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Dwele Greater Than One

INTERVIEW: Dwele / Jazz Cafe 17.04.2013

Detroit, Michigan was brought to Camden’s infamous Jazz Cafe in the form Andwele Gardner – better known as Dwele. The last 13 years have seen the singer soar within the realm of R&B to become one of its most acclaimed contributors. Landing his biggest hit alongside Kanye West on the cut 'Flashing Lights', the vocalist touched down in London ahead of his three night residency supported by Marcus Harmony.

We caught Dwele on his opening night where he performed favourites such as ‘I’m Cheatin’ from his 2008 album Sketches of a Man, ‘I Understand’ from W.ants W.orld W.omen and new joints from his latest album Greater Than One. Dressed in a sharp brown suit, backed by a multicultural band and assisted by backing vocalist J.Tait – who also features on ‘Must Be’ from Dwele’s latest album - the singer engaged with the audience so much as to have an impromptu duet with a fan and select a couple to sing to.

Smooth, calm and full of soul, just like his music, MOBO had the pleasure of speaking to Dwele.

For those who don't know, how did you get your start in the industry?

Everything really started in '98, I got my start when I put out a demo tape and it sold 100 copies in and around Detroit. It was great because through that tape I met the producer J.Dilla and he introduced me to his new management and we shopped the album and that got me my deal.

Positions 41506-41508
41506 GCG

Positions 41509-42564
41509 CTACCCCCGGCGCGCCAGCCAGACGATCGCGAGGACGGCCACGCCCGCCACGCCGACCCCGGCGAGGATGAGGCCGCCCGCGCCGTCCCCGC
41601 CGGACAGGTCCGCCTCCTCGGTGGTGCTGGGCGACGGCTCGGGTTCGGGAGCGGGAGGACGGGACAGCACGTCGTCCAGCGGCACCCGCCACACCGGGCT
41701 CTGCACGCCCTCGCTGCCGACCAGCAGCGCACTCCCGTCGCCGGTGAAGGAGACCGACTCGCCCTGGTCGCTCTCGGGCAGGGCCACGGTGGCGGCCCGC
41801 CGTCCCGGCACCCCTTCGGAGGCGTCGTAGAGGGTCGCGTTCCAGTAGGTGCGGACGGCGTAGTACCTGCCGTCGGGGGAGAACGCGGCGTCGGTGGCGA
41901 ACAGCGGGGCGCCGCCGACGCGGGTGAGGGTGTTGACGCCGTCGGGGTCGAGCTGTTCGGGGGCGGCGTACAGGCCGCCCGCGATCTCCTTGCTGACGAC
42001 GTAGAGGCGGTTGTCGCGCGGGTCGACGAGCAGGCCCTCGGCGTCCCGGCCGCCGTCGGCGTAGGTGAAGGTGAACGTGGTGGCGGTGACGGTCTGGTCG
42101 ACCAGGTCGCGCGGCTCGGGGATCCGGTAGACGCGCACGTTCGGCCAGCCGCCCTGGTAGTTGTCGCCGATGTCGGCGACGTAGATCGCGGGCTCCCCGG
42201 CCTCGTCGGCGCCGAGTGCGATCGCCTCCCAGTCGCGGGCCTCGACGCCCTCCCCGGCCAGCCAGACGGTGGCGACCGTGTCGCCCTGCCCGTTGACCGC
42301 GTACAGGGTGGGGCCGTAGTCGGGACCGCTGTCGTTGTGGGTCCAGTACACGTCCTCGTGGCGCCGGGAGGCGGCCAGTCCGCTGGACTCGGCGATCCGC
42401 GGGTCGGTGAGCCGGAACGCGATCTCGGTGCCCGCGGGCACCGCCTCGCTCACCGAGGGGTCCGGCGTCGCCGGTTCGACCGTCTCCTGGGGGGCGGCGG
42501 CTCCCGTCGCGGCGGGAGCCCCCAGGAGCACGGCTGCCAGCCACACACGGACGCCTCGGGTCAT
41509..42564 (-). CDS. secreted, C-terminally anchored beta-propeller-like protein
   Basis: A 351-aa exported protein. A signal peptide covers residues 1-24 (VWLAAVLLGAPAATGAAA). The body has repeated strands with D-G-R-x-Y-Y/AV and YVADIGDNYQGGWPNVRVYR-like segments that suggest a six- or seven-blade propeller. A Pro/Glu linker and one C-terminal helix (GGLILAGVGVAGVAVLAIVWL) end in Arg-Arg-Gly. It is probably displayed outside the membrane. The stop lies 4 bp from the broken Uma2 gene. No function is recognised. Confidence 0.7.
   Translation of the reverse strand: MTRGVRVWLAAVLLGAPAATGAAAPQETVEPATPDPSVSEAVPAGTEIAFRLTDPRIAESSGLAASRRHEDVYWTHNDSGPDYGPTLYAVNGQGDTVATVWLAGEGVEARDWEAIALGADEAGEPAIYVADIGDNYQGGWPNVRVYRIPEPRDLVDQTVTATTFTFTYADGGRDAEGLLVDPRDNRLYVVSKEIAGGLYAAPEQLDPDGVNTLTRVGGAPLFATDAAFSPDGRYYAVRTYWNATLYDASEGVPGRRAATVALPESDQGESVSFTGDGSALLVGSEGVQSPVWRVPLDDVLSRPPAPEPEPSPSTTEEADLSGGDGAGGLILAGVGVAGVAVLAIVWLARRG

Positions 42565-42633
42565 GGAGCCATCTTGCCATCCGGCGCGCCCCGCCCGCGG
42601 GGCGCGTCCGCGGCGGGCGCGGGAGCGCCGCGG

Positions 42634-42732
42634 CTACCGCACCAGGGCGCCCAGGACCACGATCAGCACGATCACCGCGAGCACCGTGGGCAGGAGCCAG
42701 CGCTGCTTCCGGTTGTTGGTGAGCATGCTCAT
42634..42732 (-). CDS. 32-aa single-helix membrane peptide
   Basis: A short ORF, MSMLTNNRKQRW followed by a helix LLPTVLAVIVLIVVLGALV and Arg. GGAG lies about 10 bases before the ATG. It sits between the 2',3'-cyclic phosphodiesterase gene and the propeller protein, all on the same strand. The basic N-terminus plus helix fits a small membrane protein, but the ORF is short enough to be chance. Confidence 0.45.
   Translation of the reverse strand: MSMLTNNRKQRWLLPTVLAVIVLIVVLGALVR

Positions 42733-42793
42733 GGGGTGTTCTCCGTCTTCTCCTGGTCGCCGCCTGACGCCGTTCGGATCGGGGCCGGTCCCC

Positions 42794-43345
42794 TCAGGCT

As far as your voice and sound goes, who would you say your biggest influences were?

I’m heavily influenced by Marvin Gaye, Curtis Mayfield, a lot of those cats. Musically, it’s the same people. It’s Stevie Wonder, Minnie Ripperton. When I got to high school I really got into hip hop, so it was people like A Tribe Called Quest that really inspired me.

Over the years you've amassed a strong R&B following, how would you say your sound has changed since the release of 'The Rize'?

I’ve kept the same elements, the same harmonies, the same instrumentation. I try to include elements that are current at the same time, so my sound changes with the times for the most part but I always try and stay with more core.

You're currently signed to E1 records. How does E1 differ to Virgin when it comes to handling your work?

E1 gives me more freedom. There’s more freedom with what I want to do. With them, I have the freedom to shoot my own videos but when I was with Virgin I couldn’t really express things in the way what I wanted to. E1 are the perfect situation for me.

What can we expect musically from Dwele in the coming months?

Right now, we’re promoting the Greater Than One album. It has the same elements from the previous albums in it but It has more of an 80s feel to it, you know. I feel like each song has its own identity, there’s definitely something there for everybody.

Dwele - 'What Profit'

Where do you think R&B has gone right and wrong in the last ten years?

I see a lot of mainstream artists moving towards live bands which is a good thing and I also see it wearing a lot of different hats. If I could say anything's wrong with it I’d say there isn’t a balance with what’s being played on the radio, so a lot of people don’t get exposed and that affects how well they're music does. Right now, my favourite acts are Miguel, Frank and Bilal but my favourite album has to be Stevie Wonder's 'Songs From The Key Of Life'.

I like Frank because he creates a vibe creating a vibe through his music and I actually love Usher because he creates a vibe through his voice and dance ability.

In the grand scheme of things, how would Dwele like to be remembered?

I wanna be remembered as the guy who provided the soundtrack for people’s lives and I wanted to take them back to a good time.

Author: 

David Asante (Edited by Natalie Ferrol)